Editorials Édito Énergie

The EU ETS - The Big Baby and the Bath Water The Energy Editorial, March 2009

The EU ETS - The Big Baby and the Bath Water

The world-wide economic slowdown will reduce global CO2 emissions from man"s economic activity - but only temporarily. Fear that the looming global recession will slow investment in low emitting technologies and delay the fight against climate change seem to be well founded while industry seeks to be profitable, avoid bankruptcy and protect employment as much as possible. Once stronger world economic growth returns, the same challenges will return, but with the passage of time, the need to transform our energy systems will be more pressing than ever.

Despite the European hard winter, the price of European Union Allowances (EUAs) - the European carbon trading contract unit - fell below 10 Euro per ton in February. This with the low prices of oil and gas further eroded incentives toward clean technologies. The economic downturn triggered several factors that may explain why EUAs are losing their value. Most of the companies covered by the European Trading System expect a drop in economic demand which will translate both into lower production - meaning these companies would have too many carbon allowances - and a drop in profits, which may induce them to sell their allowances to raise money. Such sales of permits in January probably created a surplus on the market. Another bullish factor in the European EUA market is driven by low natural gas prices. In 2008, high gas prices incited energy producers to rely on coal therefore prompting these companies to buy allowances to cover extra CO2 emissions, pushing the EUA price up. These days energy producers give priority to gas instead of coal, causing a drop in permits demand.

There should be no surprise that carbon prices react to economics - carbon is after all just another commodity. But even in 2012, as ETS enters its third phase and after 8 years of implementation, the EU ETS will still be in its early stages. Already, opponents of a cap & trade system point to the problems of the EU ETS faults to support their argument. Instead, others should draw from the lessons of the EU ETS to develop a better institutional framework and mechanisms.

Initially, grandfathering seemed a logical allocation methodology. It offered simplicity and an easy transition to a carbon management system. However, phase 1 of the EU ETS demonstrated that grandfathering based on historical emissions was anathema to creating scarcity on the market by setting a cap that reflects a true effort. Moreover, phase 1 (2005-2007) saw companies making windfall profits by passing CO2 costs on to consumers while selling allowances they didn"t need - and that they had received for free. In phase 2 (2008-2012) companies are selling unused allowances - again received for free - in order to raise capital. These distortions make clear the need for some level of auctioning and for a trading horizon that gives permits increasing value over time.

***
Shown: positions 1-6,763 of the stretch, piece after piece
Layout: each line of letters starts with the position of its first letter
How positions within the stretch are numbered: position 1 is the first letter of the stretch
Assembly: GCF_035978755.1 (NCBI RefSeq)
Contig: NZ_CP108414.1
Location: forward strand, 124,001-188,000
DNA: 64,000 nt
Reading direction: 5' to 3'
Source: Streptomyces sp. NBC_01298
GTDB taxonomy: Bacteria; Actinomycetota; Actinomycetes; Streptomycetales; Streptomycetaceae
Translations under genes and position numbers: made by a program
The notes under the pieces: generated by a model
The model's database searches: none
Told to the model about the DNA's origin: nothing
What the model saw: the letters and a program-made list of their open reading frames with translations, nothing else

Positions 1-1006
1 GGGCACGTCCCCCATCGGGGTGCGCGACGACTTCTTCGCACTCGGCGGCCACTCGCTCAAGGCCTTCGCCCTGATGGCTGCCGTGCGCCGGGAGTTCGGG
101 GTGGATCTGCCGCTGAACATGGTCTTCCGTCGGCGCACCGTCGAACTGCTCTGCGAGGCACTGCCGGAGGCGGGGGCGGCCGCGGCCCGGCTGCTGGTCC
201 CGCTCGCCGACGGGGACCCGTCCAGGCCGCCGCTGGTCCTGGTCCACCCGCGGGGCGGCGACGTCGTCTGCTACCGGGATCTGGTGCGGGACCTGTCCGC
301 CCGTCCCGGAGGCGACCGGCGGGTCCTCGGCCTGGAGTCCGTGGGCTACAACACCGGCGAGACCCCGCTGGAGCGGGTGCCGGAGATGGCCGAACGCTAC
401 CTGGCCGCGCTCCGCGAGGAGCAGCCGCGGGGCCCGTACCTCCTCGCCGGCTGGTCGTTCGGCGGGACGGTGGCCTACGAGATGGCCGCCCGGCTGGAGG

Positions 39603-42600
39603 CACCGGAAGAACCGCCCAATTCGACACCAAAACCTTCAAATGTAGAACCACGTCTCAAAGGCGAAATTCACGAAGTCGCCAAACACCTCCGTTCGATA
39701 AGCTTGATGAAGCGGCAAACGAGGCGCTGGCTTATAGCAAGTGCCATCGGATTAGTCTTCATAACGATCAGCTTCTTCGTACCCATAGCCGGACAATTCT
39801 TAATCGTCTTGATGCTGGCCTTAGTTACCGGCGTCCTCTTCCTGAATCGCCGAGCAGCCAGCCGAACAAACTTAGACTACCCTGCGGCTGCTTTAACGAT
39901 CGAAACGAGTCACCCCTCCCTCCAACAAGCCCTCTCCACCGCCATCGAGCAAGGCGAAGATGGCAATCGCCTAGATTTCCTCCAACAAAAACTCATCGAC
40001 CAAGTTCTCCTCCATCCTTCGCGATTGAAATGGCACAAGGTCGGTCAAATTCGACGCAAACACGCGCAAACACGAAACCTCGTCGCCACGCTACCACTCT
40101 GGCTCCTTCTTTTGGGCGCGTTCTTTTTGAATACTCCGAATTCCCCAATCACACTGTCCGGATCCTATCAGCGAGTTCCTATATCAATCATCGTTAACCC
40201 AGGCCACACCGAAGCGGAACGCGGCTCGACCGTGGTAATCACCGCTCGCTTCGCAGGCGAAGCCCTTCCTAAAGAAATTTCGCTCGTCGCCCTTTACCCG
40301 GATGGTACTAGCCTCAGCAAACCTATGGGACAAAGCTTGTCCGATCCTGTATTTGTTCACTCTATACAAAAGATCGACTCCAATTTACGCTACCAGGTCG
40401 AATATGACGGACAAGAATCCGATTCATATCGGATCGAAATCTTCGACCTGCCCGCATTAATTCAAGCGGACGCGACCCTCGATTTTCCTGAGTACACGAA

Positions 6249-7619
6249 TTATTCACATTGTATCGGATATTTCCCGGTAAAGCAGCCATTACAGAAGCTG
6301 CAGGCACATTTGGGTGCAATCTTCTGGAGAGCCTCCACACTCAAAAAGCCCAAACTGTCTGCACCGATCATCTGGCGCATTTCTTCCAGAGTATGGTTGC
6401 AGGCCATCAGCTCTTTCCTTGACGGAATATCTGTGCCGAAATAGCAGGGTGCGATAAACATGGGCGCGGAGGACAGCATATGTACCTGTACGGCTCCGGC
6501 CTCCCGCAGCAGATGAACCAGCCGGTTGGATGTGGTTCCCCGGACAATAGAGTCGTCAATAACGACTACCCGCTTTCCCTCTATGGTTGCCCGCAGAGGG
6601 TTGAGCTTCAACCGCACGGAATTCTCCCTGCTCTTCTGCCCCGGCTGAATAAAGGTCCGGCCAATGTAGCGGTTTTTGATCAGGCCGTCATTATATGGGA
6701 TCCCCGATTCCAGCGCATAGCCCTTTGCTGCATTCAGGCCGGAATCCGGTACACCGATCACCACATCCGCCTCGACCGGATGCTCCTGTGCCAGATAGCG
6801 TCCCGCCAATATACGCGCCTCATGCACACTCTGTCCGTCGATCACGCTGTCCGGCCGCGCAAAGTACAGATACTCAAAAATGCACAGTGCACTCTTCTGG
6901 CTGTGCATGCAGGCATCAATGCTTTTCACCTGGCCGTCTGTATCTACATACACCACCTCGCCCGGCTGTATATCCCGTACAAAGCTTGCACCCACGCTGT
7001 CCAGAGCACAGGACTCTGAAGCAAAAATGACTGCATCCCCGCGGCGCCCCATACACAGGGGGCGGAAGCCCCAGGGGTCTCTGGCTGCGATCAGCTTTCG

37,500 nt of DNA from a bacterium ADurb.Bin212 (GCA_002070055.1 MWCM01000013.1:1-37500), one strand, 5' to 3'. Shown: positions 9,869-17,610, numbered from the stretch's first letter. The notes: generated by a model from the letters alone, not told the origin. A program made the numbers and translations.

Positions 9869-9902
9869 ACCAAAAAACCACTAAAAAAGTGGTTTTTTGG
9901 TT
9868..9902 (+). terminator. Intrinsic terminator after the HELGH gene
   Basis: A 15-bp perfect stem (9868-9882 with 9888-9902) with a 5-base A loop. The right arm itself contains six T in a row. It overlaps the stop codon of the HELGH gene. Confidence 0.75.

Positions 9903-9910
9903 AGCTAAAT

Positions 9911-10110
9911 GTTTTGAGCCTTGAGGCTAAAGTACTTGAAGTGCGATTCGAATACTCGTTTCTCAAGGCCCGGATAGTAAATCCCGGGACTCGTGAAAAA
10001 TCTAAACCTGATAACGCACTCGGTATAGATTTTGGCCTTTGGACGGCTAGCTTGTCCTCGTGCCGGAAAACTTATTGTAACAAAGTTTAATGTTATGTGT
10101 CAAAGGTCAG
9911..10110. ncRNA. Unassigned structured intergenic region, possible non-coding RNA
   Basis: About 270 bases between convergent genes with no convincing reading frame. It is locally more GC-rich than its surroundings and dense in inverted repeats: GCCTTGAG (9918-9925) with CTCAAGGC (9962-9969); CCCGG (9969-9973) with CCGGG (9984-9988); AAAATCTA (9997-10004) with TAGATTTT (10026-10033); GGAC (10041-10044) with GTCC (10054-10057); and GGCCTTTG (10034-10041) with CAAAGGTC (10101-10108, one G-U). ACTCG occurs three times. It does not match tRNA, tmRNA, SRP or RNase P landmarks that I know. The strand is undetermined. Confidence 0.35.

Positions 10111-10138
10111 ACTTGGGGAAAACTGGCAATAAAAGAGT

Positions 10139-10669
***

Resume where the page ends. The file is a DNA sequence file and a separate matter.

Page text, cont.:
Low carbon prices will inevitably delay investment in lower carbon energy. The design of a cap & trade system should include a price floor, for example by setting a minimum auction price, that will provide more stable investment conditions. Should the EU consider a price floor for the third phase, the value of today"s allowances would begin to reflect that greater value, since investors would have a better outlook of the upcoming period.

The EU ETS has been adopted by 27 countries despite strong differences in energy mixes and climate policies. That is an already impressive achievement and represents years of work and dedication. Despite EU ETS faults, the EU succeeded in setting a constraint and a price on CO2 emissions coming from major economic players and has now an increasingly robust system that could deliver the needed reduction if corrected accordingly.

CO2 emissions from EU ETS installations fell by 3% in 2008 compared to 2007. ((Not very compelling given the economic slippage in last quarter of 2008)) Carbon prices could be responsible for 40% of the fall. True, it is not enough. We believe a cap & trade system remains the most suitable tool to address emissions reductions world wide in comparison with carbon taxation. First, because it is difficult if not impossible to define how large a tax for how much reductions and in which markers. Second, because it is difficult to sell politically Lastly, because China, India and growing Middle Eastern consumers are unlikely to adopt a carbon tax whereas it might be easier to draw them in a global cap & trade system where they could have a comparative advantage. A carbon tax lately seems to be gaining appeal among US conservatives and prominent industrials including Rex Tillerson, CEO of Exxon. One can wonder about the real motivations behind this belated attraction to a policy tool that has little chance to pass in the Congress…or maybe it is just that: it won"t pass. Let"s focus instead on improving existing cap & trade systems and learn from them. The EU ETS, that have been tried for several years now and improves with each phase. There are other trading schemes around the world that can join forces with EU ETS. For now, ETS is the biggest baby in this bath water - lets be sure to put all that work to good use.